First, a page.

Over the past three years, AlaudaAeronautics has worked on prototyping a flying car for high-speed racing. The company has now announced the readiness of the first Airspeeder Mk3 prototype for test trials scheduled for this year.
In upcoming races will be testedjoint work of 10 Mk3 class flying vehicles. They are assembled at the Alauda Aeronautics facility in Adelaide, South Australia. Ten flying, at this stage, unmanned vehicles, in test competitions will show the capabilities of the technology and provide engineers with data on the safety, maneuverability and dynamic characteristics of the car. This information is further used to create a manned vehicle Mk4 Airspeeder.
Airspeeder Mk3 will be driven byremotely operator from the ground. The collision avoidance and safety system uses LiDAR and radars to create a “virtual force field” around the vehicle. The body of the Mk3 consists of a frame and fuselage made of carbon fiber, chosen for the ideal balance of weight, strength and rigidity, which ensures high maneuverability and low energy consumption.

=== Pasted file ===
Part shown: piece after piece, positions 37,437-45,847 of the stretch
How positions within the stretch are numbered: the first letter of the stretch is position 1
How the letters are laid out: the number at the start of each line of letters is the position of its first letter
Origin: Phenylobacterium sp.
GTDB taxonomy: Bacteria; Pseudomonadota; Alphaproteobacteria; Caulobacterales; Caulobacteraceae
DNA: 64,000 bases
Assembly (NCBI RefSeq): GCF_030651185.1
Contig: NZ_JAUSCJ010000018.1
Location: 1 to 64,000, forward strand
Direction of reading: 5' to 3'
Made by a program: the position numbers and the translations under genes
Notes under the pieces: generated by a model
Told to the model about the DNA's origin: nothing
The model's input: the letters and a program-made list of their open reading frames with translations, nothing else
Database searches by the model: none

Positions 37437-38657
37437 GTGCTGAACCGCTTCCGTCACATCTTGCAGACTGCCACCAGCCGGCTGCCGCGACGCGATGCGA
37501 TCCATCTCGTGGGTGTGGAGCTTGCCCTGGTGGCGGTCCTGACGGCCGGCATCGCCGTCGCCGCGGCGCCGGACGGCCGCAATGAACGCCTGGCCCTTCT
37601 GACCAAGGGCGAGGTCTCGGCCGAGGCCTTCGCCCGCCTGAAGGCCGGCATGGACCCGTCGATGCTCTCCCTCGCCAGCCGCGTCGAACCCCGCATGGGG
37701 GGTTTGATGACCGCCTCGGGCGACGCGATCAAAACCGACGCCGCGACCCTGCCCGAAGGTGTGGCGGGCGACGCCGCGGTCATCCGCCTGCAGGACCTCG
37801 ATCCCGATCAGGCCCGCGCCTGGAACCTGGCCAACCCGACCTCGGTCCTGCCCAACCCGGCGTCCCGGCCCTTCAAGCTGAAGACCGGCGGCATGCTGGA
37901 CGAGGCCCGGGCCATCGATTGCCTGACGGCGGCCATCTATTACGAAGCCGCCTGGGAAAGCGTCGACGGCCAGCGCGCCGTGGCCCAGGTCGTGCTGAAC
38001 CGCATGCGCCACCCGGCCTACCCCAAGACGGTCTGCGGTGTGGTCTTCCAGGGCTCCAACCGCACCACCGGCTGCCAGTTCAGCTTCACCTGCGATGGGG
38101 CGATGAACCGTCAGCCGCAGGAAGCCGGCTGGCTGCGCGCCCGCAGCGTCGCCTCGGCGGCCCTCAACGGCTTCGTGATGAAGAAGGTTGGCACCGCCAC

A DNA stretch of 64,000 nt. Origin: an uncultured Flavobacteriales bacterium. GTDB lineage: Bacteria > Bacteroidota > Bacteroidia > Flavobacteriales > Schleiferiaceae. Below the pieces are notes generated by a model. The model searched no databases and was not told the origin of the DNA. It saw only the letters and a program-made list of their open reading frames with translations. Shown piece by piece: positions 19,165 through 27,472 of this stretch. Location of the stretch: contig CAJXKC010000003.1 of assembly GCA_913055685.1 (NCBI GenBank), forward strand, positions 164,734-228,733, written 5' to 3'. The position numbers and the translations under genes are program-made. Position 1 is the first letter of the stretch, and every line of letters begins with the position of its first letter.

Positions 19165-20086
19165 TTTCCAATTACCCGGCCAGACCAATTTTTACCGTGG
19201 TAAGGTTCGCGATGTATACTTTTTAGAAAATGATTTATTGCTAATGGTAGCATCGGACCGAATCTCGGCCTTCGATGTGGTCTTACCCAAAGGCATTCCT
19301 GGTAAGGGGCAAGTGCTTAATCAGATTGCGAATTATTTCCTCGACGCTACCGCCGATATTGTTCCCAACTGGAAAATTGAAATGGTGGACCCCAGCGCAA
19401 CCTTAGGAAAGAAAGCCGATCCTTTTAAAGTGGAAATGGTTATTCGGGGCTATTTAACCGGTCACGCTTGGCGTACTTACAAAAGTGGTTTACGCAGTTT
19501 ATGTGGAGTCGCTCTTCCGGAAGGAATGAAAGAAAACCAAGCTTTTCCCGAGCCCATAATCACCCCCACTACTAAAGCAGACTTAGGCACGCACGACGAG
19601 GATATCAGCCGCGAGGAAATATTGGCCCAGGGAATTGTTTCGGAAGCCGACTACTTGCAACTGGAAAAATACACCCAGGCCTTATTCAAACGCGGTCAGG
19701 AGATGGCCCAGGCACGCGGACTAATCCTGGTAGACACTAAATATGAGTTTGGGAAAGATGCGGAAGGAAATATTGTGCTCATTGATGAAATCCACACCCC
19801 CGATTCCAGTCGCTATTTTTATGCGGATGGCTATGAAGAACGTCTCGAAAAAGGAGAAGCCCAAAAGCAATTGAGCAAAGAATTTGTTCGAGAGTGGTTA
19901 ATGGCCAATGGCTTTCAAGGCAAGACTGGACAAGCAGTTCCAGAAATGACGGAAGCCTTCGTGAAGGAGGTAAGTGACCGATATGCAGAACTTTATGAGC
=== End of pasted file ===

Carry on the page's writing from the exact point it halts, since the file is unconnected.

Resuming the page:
The mass of the Airspeeder Mk3 does not exceed 100kg, without driver. The maximum speed will be over 120 km / h. The car will be driven by a 96 kW electric motor. The system of eight rotors arranged in an X-shaped pattern will allow to perform sharp turns comparable to those of Formula 1 cars, but with the added third dimension - the ability to move vertically.
To provide autonomous power supply duringDuring a long race, the developers suggest using quick-change batteries, which are changed during short pit-stops according to the "slide and lock" scheme.
It is planned that manned flying carsThe Airspeeder Mk4 will hold its first races in 2022. The estimated maximum speed of such cars will be up to 160 km / h, and the acceleration time to 100 km / h is less than 2 seconds. Staying in the air at an altitude of up to 60 meters - no more than 20 minutes, and the control and security system will use 8 cameras and 22 sensors, including LiDAR, radar and altimeter.